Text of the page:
Category Archives: Words

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Over and Over Again

Athelstan

King AEthelstan presenting a book to St. Cuthbert, c.895-939. The Laws of AEthelstan included “over” meaning “more than” back in the 10th century. Illuminated manuscript, c.930, via Wikimedia Commons.

For the most part, a newspaper stylebook aims to fly under the radar, directing journalists to use the least obtrusive terminology and forms, so readers will not be distracted from the reporter’s message. But the stylebook is put together by individuals (editors) who have strong feelings about ri…

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The Latest Style

ap (7)Just as California offers the most neutral and unobtrusive variety of American English (we don’t think of someone having a “California accent”), so The Associated Press Stylebook offers the most neutral, unobtrusive, and inoffensive choices in spelling, punctuation, and usage. For this reason both are worthy of note as reflecting the norm, the unmarked version of American English.

They come to their roles for different reasons. East of the Mississippi, American dialects are layered north to sout…

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Miss Prism’s Mistakes

In the greatest English theatrical comedy of the 19th century, a peculiar series of events involving an infant and a handbag are the subject of an 11th-hour confession by one of my favorite literary inventions, a governess named Miss Prism.

There are many reasons to love Miss Prism, among them the fact that in her youth she wrote a three-volume novel. Like all of Oscar Wilde’s creations, she has more than a bit of the playwright in her (Miss Prism is given to saying things like “I speak hort…

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Final Madness

We’ve finally come to the end of Language Madness, and not a moment too soon. Just as Kentucky and Connecticut, two storied programs, will face off tonight in the NCAA men’s basketball finals (finals  instead of final  being another instance of rampant pluralizing), the LM tournament closes out with a classic matchup.

To recap, we started out with 16 “sins against the language.” As many have noted, they were a mixed bowl of wrongs. Some were mistakes or “mistakes” people love to hate, such as th…

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Dolphin Talk and Human Credulity

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Potentially communicative bottlenose dolphin
(Image via Wikimedia Commons)

It appears to have been just bad luck that one British newspaper, The Independent, chose April 1 as the day to publish James Vincent’s science report about a significant animal-to-human communication breakthrough.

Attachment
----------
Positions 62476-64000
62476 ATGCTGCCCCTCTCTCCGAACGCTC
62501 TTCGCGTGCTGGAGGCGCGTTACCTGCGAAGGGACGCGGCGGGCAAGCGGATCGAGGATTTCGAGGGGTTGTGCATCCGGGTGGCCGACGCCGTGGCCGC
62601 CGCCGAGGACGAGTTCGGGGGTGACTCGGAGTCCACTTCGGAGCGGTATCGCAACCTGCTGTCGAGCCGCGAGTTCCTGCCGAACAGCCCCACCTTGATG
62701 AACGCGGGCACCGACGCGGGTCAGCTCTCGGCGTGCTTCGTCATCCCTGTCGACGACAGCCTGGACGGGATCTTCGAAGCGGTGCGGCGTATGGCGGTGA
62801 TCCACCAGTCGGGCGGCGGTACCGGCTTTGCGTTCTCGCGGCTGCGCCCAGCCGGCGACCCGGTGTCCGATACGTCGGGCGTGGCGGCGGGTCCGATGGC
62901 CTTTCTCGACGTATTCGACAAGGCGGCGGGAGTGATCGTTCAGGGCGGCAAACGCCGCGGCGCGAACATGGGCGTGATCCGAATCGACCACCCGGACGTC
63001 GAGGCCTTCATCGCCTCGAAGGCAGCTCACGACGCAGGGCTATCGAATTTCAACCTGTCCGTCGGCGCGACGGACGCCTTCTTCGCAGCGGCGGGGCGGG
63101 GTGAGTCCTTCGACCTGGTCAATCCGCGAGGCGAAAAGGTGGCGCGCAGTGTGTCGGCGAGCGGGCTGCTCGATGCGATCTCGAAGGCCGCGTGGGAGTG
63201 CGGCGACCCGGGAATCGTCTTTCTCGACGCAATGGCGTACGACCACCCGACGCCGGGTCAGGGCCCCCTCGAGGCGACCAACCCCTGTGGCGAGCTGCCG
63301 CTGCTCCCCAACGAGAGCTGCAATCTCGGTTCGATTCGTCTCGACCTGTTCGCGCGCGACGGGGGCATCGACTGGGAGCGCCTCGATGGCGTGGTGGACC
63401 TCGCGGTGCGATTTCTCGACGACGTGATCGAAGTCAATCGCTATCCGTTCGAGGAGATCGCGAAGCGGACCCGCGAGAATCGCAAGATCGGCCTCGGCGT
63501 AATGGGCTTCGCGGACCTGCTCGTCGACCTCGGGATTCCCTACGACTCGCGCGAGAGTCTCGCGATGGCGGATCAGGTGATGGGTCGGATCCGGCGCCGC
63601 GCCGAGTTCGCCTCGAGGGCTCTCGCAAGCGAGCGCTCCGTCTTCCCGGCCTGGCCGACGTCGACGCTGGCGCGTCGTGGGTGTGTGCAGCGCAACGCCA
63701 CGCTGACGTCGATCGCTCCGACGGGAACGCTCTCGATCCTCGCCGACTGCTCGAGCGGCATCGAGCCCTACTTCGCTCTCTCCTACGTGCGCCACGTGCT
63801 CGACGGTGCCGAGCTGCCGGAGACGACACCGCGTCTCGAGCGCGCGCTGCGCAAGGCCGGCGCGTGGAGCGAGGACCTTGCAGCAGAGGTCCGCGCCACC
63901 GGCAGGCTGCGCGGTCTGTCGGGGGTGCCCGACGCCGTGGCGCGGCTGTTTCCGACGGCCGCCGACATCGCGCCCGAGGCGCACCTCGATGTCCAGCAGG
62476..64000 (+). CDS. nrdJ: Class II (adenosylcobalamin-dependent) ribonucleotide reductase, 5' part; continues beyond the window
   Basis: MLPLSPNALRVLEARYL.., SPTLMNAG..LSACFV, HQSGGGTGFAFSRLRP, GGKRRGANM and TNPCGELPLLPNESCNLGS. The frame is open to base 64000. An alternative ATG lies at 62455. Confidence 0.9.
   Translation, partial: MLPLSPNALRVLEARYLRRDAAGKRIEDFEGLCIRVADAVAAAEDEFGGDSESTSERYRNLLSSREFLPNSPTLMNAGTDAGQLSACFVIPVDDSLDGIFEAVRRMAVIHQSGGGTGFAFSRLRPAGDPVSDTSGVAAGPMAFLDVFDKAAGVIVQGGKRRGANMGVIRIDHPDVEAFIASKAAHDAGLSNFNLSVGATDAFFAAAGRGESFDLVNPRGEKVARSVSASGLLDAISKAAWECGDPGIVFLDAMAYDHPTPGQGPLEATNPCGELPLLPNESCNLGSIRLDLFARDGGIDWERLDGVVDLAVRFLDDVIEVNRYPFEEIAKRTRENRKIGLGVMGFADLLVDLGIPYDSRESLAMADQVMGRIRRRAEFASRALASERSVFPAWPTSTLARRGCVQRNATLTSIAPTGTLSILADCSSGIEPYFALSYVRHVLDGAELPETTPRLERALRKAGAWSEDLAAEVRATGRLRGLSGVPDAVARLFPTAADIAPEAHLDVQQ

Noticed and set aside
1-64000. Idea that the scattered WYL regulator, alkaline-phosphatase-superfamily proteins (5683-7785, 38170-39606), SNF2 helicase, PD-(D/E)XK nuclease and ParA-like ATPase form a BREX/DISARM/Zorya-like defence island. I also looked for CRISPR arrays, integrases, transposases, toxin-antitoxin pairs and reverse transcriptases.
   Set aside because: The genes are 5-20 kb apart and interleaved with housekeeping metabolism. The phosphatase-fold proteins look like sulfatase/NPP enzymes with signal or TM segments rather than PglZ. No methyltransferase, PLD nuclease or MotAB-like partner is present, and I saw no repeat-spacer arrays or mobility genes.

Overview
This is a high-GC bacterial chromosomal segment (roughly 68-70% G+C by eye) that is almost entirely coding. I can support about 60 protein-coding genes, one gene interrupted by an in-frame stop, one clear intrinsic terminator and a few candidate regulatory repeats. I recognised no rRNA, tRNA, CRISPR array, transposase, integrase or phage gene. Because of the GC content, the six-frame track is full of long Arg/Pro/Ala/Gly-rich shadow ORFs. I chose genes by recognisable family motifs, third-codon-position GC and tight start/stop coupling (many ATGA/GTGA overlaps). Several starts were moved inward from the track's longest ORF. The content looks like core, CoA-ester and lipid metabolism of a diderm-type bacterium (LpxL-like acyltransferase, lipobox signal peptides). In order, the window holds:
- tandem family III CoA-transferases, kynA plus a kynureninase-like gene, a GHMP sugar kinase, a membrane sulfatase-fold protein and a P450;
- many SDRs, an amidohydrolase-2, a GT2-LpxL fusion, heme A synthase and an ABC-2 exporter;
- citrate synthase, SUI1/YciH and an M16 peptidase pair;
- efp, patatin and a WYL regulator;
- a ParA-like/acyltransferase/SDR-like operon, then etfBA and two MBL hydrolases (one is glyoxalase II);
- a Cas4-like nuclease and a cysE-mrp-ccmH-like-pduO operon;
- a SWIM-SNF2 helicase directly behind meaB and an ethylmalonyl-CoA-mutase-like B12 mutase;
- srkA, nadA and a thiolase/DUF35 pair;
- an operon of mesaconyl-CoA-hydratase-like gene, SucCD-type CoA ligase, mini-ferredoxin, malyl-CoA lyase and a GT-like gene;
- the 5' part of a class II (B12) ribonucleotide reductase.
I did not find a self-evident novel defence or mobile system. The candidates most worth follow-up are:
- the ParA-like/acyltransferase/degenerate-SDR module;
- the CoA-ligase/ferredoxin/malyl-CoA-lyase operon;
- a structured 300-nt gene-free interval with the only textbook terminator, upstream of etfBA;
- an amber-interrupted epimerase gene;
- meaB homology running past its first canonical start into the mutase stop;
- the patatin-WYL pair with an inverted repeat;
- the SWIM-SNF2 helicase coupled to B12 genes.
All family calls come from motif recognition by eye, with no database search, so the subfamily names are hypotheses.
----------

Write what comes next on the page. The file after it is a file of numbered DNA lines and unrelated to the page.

I hope it worries animal researchers at least as much as it worries me that I had to do some reading around and cross-checking to be sure that the report wasn’t an Onion-style April Fool’s Day hoax. But I found t…

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It’s a Mad (Mad) World

About two weeks ago in this space, I kicked off Language March Madness, a fun-filled tourney where various solecisms and abuses have been vying for the title of Worst Sin Against the English Language, as determined by the votes of you, the public. (The idea is to choose something that combines high frequency and high annoyingness.) As you can see by the bracket, we’re almost at the end, and you can vote on the first Final Four matchup here.

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In Style

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Entries in the 2007 AP Stylebook

Style usually stands out, hoping to catch your attention. But not newspaper style. It has the opposite goal: to be as unobtrusive as possible, so as not to distract the reader from paying attention to the message.

Without a stylebook prescribing usage, the natural variation of language would be a red herring, leading readers off the trail. For example, if one newspaper story uses the spelling OK while another uses okay, a reader is likely to notice the difference…

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‘Yooper’ and ‘the Dictionary’

Upper_Peninsula_of_Michigan[1]Michigan was buzzing last week with the news that the word Yooper is going to be included in the new edition of Merriam-Webster’s Collegiate Dictionary this spring.

For those of you who may not know, Yooper refers to someone who is from or lives in the Upper Peninsula of Michigan (known as the UP, hence UP-er, or Yooper). Yooper is now a term of pride for many residents of the UP. According to Steve Parks (the man who lobbied for 10 years for the word to be included in Merriam-Webster’s), the te…

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Get Me the Concierge

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Image via Wikimedia Commons

“My husband used to be the concierge,” announces the woman in the window, “but he’s dead. Now I’m the concierge.” Movie fans will recognize the moment in Mel Brooks’s The Producers when our hapless protagonists approach the residence of the furtive ex-Nazi and pigeon fancier Franz Liebkind, author of the soon-to-be immortal musical “Springtime for Hitler.”

Liebkind’s apartment building is nothing special. It doesn’t have anything as glamorous as a concierge, just an u…

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Are You Feeling It?

I’ve never been a huge McDonald’s fan (my loyalties lie with Wendy’s), but lately the Golden Arches have become a particular bugbear. Many of you will recognize the chain’s slogan of almost a decade, “I’m lovin’ it,” and some will find its grammar grating. Traditionally, after all, English stative verbs—those that describe a state of being, what we think or how we feel—are not conjugated in the present continuous form. Before the lovin’ it campaign, a tasty Filet-O-Fish would have prompted most …